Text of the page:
The first envelope is a standard ADSR with optional velocity control of the output level. The second envelope is simpler—or is it? It’s a delay/attack/release type with a switchable hold. It can also be set to repeat, turning it into a separate LFO. The only modulation input is for the repeat rate.
Turning to the bottom row, the Complex Oscillator has tone controls for waveshape (adjustable from square through sine to saw), timbre (which adds overtones in an intelligent way, without aliasing), and modulation index (for controlling the FM carrier from the modulator). The timbre knob affects sine waves most strongly, but has less effect as the waveshape knob tilts toward saw or square. The modulator has its own output, so it can also generate a sub-octave or separate overtone.
The Gate is almost like a VCA, but not quite. It’s positioned before the Waveguide and Filter, so the Waveguide can ring out, producing a tone long after the gated note you played from the keyboard has stopped. This is not a problem—it’s an effect, and a cool one. The gate can be left open in the absence of an envelope input for drone patches.
If the “lopass” button is clicked, the Gate also functions as a simple but fat lowpass filter. The smoothing function on the release turned out to be an emulation of the Vactrol opto-electric gain control found in Buchla synth modules. This is useful when the Gate is run from the Sequencer, as it can produce a short release segment even when no envelope generator is patched to the input. The Vactrol emulation also has a unique character that’s ideal for glitchy, percussive sounds.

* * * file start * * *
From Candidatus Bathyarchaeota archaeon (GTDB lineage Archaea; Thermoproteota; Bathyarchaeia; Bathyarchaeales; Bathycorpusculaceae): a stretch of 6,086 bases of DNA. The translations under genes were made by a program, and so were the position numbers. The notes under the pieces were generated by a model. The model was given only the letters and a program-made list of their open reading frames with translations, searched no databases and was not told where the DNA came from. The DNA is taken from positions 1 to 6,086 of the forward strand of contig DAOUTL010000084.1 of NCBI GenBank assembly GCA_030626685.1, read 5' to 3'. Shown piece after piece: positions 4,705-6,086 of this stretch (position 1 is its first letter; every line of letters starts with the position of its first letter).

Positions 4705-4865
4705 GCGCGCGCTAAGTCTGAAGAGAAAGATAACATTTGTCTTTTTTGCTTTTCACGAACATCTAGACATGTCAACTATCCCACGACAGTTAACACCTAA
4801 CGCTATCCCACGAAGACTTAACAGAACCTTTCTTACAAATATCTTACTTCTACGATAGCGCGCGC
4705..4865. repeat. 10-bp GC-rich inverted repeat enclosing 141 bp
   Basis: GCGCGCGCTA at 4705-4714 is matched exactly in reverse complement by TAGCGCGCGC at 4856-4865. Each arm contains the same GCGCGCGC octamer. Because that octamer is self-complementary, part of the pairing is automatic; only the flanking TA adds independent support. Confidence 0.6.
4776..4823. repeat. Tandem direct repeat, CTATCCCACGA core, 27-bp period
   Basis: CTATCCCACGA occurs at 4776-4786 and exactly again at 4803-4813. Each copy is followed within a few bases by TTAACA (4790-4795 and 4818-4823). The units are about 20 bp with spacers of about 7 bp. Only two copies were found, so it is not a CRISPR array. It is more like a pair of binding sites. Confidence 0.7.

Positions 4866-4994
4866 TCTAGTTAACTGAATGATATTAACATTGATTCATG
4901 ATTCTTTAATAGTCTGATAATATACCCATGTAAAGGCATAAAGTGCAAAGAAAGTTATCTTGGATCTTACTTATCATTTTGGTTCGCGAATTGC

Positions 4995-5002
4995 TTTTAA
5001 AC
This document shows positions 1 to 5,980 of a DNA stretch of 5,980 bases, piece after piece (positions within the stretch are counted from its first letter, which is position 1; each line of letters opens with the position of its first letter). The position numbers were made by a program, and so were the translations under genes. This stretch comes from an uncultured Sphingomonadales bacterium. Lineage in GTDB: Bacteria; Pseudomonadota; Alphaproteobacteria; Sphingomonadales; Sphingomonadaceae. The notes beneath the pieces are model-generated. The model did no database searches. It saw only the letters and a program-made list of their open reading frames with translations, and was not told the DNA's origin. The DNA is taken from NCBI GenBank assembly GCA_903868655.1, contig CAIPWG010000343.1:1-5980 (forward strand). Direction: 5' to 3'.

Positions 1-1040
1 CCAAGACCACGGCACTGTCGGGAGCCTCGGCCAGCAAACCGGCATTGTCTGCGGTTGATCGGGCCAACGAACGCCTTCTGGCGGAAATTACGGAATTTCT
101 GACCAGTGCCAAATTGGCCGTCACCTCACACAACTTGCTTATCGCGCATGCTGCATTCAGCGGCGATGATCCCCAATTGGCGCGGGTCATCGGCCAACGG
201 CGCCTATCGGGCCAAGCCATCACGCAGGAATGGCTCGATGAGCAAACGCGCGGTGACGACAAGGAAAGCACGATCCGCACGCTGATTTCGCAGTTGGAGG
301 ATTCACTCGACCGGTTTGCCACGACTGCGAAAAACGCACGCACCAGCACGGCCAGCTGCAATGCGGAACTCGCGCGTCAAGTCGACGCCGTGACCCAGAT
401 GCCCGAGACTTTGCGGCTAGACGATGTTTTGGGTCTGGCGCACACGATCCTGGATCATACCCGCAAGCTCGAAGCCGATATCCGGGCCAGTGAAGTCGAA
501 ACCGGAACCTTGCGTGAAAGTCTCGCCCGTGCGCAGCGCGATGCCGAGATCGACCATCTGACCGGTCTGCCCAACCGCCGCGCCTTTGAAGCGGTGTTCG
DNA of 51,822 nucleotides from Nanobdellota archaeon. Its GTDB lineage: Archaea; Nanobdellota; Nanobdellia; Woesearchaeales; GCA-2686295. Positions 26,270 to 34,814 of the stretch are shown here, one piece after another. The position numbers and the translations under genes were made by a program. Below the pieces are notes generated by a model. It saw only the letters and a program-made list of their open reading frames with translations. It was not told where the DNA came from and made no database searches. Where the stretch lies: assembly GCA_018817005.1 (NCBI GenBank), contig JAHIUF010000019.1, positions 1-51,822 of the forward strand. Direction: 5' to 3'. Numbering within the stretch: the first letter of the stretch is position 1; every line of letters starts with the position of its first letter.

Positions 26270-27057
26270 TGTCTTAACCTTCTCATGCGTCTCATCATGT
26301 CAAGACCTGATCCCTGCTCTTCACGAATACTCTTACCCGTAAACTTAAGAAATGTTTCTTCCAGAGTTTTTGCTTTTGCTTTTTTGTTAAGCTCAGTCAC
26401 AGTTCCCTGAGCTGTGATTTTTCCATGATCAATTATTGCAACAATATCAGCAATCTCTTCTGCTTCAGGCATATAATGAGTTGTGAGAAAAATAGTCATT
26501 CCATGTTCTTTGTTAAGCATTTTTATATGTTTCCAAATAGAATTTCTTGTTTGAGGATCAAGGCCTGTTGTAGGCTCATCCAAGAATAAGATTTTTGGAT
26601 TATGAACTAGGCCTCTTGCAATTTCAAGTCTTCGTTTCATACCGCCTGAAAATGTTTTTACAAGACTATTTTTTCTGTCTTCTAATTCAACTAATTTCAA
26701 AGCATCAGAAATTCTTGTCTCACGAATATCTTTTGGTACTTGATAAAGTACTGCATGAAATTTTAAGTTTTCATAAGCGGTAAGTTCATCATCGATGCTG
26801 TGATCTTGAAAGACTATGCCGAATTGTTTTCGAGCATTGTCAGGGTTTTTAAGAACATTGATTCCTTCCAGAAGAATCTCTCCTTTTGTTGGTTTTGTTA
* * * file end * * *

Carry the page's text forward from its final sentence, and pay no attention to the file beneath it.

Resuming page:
The Waveguide/Delay is the least conventional module. The frequency of the delay loop can be set from 0.86Hz clear up to 3,520Hz, and can be modulated. Feedback and overdrive are included, so you can do anything from standard echoes and vibrato to pitched resonator effects. Runaway feedback is not just a danger here—it’s a temptation. A single band of EQ is in the delay feedback loop, for pulling out resonances. And every one of these features can be controlled via patch cords. There’s no sync of the delay time to the host, nor to the internal step sequencer, but you can adjust it manually and get what’s effectively a synced sound.
The filter input is a mix of the oscillator/gate signal and the waveguide signal. There’s no patching control of this mix, but you can automate it in your host. The state-variable filter is continuously adjustable from lowpass to highpass to bandpass, and the response can be patch-controlled, as can the cutoff and resonance. The filter cutoff has only one modulation input, which limits your ability to apply an envelope while tracking the keyboard. You can patch both the keyboard pitch and the envelope to the cutoff input, but they’ll always have the same depth, because there’s only one input amount knob.
Last is the Output module, which features a decent-sounding reverb with a wet/dry knob. The panner in this module is a handy place to patch the voice number output of the Key module. Switch on unison mode, and the four voices will be panned to different locations.
Aalto is deceptively simple and seriously addictive. If you’re scoring sci-fi soundtracks, it may be your next go-to soft synth. For rich string pads and realistic electric pianos, look elsewhere. Once I understood its more arcane features, patching turned out to be great fun. The sounds I programmed were exotic and rather startling. Aalto is not going to set the synth world on fire, but it might give your listeners a serious anxiety attack—in a good way.
PROS Exotic sounds and unusual synthesis features. Highly patchable. Nearly all parameters can be automated in your host.
CONS Single-oscillator voice. Limited polyphony. No MIDI learn.
CONCEPT Patchable virtual modular synth with no hidden features— what you see is what you get.
SYNTHESIS TYPE FM plus subtractive. Carrier oscillator has variable waveshape for saw and square tones.
COMPATIBILITY Mac OS and Windows. AU and VST, 32- and 64-bit.